I would go with the contract agreement with the right to assign. Rather than the assignment contract. It will make things run a little smoother. Thats all I can tell you. Sorry . Get a few more opinions first.
I am NOT an attorney and I do NOT claim to be a “know-it-all-investor”. These steps are porvided simply suggestions (or a guide if you will) and are NOT meant as legal and binding procedure. If you feel uneasy or unsure about this process or have ANY questions about anything stated herein, I would strongly suggest consulting a Real Estate and/or contract attorney!
Okay, now that we got that out of the way…
Find a house for sale, focusing on a seller who is motivated (in this case “Jon”) so you can negotiate a below-market price.
Sign a contract with tht seller (Jon) for you negotiated low price, being sure to add “and/or assigns” to the line that has your name as the buyer. (The “and/or assigns” language will allow you to assign this contract to someone else.)
Advetise the house to investors (in this case “Joe”). You are looking for someone who will take over the contractyou signed with your seller,and pay you for the right to do so. This is your “assignment fee”.
In order for this to be attractive to the investor, the numbers need to be right. In other words, you need to work the deal out so that Joe can pay Jon what he wants, Joe can make money on the house when he fixes it up, rents it out, flips it to another investor or what have you, and still pay you your assignment fee. If the numbers don’t work, then obviously, you just found a property for another investor for free. (I guess that could be considered your service to the investing community!!! )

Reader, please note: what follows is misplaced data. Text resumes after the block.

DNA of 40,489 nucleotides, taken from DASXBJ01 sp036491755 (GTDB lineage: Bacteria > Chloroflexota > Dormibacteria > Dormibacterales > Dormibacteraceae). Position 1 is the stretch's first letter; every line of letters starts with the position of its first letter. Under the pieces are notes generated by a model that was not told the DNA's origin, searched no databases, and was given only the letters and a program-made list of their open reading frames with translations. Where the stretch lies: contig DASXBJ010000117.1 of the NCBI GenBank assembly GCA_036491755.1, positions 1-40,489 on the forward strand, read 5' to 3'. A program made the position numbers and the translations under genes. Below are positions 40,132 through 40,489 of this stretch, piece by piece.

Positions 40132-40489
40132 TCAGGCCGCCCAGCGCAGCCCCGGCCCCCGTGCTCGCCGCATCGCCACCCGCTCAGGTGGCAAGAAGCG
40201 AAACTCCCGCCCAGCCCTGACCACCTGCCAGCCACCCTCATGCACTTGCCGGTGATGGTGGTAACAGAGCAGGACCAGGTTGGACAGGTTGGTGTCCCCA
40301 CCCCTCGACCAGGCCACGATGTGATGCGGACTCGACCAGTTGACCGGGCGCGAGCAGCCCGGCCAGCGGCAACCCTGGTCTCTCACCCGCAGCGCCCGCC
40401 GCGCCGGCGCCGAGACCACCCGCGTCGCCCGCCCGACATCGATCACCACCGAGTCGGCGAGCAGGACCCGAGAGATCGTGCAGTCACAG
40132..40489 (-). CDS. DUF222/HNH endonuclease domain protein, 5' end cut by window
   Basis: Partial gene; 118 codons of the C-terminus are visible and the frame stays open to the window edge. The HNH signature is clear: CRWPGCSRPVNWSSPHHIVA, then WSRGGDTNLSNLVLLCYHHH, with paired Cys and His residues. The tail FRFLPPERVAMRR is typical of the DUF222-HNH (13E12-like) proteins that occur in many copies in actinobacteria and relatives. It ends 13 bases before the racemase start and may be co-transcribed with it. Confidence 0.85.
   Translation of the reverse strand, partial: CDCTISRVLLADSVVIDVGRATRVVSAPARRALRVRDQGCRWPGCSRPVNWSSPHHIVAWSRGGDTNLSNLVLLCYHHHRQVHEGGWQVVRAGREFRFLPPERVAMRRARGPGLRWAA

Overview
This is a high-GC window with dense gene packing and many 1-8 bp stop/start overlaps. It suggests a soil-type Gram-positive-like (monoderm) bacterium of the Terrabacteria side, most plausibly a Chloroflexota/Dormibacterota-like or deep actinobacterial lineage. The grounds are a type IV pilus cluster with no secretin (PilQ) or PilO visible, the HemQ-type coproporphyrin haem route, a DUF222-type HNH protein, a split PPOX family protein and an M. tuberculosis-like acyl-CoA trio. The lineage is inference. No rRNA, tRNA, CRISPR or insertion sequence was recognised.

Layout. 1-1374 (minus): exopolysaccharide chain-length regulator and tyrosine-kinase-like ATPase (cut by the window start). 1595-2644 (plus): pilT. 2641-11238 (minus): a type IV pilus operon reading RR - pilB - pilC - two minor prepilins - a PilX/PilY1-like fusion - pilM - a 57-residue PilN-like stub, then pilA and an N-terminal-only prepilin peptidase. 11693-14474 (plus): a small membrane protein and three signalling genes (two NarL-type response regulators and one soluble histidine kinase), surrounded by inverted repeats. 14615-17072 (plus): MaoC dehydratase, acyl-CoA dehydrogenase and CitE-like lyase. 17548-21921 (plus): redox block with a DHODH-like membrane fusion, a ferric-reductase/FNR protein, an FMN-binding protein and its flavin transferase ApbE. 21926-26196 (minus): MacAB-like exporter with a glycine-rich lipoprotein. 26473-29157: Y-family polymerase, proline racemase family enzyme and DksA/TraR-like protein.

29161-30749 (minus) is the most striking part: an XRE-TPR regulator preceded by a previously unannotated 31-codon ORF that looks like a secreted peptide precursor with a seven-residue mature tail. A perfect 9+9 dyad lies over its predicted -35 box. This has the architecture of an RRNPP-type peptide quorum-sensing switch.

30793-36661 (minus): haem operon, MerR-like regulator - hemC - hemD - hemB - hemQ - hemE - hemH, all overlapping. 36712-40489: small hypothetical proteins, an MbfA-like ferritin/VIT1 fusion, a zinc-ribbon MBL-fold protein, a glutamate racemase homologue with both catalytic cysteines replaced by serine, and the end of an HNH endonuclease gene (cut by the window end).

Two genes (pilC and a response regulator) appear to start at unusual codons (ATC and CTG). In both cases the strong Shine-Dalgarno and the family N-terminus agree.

Your investor, Joe, will take the contract over from there and buy the house from the seller directly. Again, the “and/or assigns” language allows them to close for you because you have “assigned” the contract to them.
I’ve learned that it’s advisable to ALWAYS disclose to the seller what you are doing. That way there is no confusion (or at least as little confusion as possible) when closing the deal. It’s never happened to me, but I’ve heard that there’s nothing worse than having your seller ask you, “Who the heck is this, and why am I signing paperwork with him?”
Just a tip:
In your contract, you might wanna add what I call a “backdoor clause”. Something that says the deal is valid only per the inspection and approval of “specified party” --or-- your “partner’s” --or-- “investor’s” approval. Your investor, partner or specified party can be anybody (your cousin, your uncle, your brother, your grandma’s dog, etc…I think you get the picture).
At any rate, that’s my two cents!
It sounds to me like you’ve got ‘em set up, now ya’ just gotta knock 'em down!!!